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Understanding How ADD/ADHD & Vision Problems Are Related

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ADD/ADHD is a complex disorder that often appears as an inability to focus or sit still. But did you know that vision problems can cause similar outcomes? There are many vision problems that can cause symptoms similar to ADD/ADHD, which has led to the question: are ADD/ADHD and vision problems directly related? 

While one of these problems can’t cause the other, children with vision problems are almost 3 times as likely to be diagnosed with ADD/ADHD. Whether this is due to the fact that they showcase similar symptoms or that one may be easier to detect than the other, ADD/ADHD and visual problems often appear simultaneously.

Fortunately, many common vision problems that cause symptoms similar to ADD/ADHD can be diagnosed and treated with the help of a trained optometrist.


Attention deficit/hyperactivity disorder, also known as ADHD, is a neurobiological disorder. This complex condition is a common development in children all over the world and is often characterized best by a child’s inability to focus or their constant fidgeting when trying to sit still. ADD/ADHD often appears as:

  • Hyperactivity
  • An inability to sit still
  • Impulsive actions
  • Overlooking details
  • Getting bored with repetitive tasks or detailed work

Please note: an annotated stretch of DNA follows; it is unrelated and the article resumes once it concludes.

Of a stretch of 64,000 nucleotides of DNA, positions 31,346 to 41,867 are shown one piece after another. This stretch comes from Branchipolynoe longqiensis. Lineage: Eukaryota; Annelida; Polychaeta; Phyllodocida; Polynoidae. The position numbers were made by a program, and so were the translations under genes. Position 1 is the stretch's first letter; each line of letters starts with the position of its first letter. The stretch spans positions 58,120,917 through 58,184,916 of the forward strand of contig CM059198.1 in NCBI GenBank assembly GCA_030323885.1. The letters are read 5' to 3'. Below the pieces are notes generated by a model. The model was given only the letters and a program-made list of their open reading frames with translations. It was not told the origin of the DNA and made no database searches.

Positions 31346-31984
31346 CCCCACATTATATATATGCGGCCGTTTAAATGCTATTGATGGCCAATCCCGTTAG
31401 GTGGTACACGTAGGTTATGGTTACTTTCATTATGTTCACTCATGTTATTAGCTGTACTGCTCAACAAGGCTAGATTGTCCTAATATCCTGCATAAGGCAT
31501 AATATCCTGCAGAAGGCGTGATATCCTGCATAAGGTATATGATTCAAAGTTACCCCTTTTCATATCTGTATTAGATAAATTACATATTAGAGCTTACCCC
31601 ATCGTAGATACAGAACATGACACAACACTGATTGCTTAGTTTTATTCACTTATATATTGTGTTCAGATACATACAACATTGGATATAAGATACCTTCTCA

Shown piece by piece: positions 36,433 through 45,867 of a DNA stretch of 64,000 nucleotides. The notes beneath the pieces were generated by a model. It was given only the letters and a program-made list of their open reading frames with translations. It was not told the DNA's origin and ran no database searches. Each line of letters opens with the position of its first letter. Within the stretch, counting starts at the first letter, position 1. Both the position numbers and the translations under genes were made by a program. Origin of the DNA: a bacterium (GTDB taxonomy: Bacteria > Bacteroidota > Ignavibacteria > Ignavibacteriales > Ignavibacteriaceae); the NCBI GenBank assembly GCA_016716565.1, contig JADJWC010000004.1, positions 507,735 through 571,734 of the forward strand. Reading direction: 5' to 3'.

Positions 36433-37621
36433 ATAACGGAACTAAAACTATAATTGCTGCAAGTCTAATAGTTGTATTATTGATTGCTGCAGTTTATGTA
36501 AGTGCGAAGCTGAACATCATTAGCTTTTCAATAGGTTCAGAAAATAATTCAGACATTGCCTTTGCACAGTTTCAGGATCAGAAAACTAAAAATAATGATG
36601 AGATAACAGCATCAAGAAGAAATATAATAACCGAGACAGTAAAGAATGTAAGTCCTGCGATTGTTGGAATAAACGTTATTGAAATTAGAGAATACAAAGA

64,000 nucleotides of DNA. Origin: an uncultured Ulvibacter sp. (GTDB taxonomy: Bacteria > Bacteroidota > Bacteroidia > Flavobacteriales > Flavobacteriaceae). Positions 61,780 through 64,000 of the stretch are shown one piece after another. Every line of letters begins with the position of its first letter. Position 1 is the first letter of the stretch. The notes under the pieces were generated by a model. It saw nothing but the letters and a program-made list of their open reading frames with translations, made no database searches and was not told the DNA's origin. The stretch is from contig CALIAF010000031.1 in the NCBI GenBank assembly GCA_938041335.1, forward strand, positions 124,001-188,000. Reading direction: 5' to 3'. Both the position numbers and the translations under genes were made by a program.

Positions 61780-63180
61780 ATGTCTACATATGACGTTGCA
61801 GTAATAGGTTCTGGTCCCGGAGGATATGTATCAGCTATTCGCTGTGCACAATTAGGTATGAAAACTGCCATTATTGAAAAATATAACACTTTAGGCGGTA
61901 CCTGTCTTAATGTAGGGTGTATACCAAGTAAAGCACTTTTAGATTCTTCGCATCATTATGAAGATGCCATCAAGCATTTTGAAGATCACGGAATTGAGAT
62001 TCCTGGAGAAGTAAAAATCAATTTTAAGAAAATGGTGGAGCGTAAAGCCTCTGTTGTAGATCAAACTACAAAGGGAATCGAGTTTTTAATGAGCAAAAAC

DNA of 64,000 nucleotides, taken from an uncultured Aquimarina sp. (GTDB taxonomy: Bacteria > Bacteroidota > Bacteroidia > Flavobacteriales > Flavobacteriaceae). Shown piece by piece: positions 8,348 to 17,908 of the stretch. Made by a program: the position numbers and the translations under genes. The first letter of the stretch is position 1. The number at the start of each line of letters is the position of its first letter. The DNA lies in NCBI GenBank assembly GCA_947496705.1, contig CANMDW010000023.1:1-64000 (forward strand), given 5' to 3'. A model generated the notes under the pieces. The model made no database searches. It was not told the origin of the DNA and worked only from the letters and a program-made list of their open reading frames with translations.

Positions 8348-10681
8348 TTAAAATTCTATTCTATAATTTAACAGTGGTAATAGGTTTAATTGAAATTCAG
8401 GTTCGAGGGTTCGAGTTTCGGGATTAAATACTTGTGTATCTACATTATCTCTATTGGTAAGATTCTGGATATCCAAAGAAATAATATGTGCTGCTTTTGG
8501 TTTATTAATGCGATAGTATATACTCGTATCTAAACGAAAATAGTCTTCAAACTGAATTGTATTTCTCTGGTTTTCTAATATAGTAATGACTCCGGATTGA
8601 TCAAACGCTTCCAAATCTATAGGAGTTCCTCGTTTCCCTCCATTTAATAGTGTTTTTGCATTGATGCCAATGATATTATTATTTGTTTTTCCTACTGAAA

• Forgetfulness

Children with ADD/ADHD may often interrupt others while they’re talking or have difficulty waiting their turn in a game. It’s important to note, though, that this is a complex disorder that affects every person differently. Some children may simply appear as though they don’t pay attention, while others have difficulty sitting still or often find themselves fidgeting, doodling, or moving around when they need to sit still.

Is ADD/ADHD Linked to Vision Problems?

Vision problems often cause similar symptoms to that of ADD/ADHD, though it isn’t confirmed whether or not the two are linked. Most likely, the correlation between the two is that they showcase as extremely similar problems—even though the cause of the symptoms is often different.

However, children with vision problems are much more likely to be diagnosed with ADD/ADHD than children with clear vision. While many researchers are unsure of the exact cause of this, there is one explanation often considered: children with vision problems need to devote more of their attention to navigating the world with their vision problems, which leaves less of their attention for other tasks or things to focus on.

It’s important to note that while vision problems don’t directly cause ADD/ADHD, they do present similar symptoms. When a child is struggling to see, it can cause them to lose interest in focusing on something that’s irritating or straining their eyes, leading to disinterest or difficulty paying attention. 

In a similar boat, a child with ADD/ADHD may have problems processing visual information or paying attention for a long period of time. This can lead to learning difficulties as a child struggling with either of these conditions may not be able to focus for long periods of time. 

And since a child’s learning is mostly vision-based, this can be problematic for children in school. Whether it’s caused by ADD/ADHD or a vision problem, it’s essential to receive a proper diagnosis so the underlying problem can be addressed.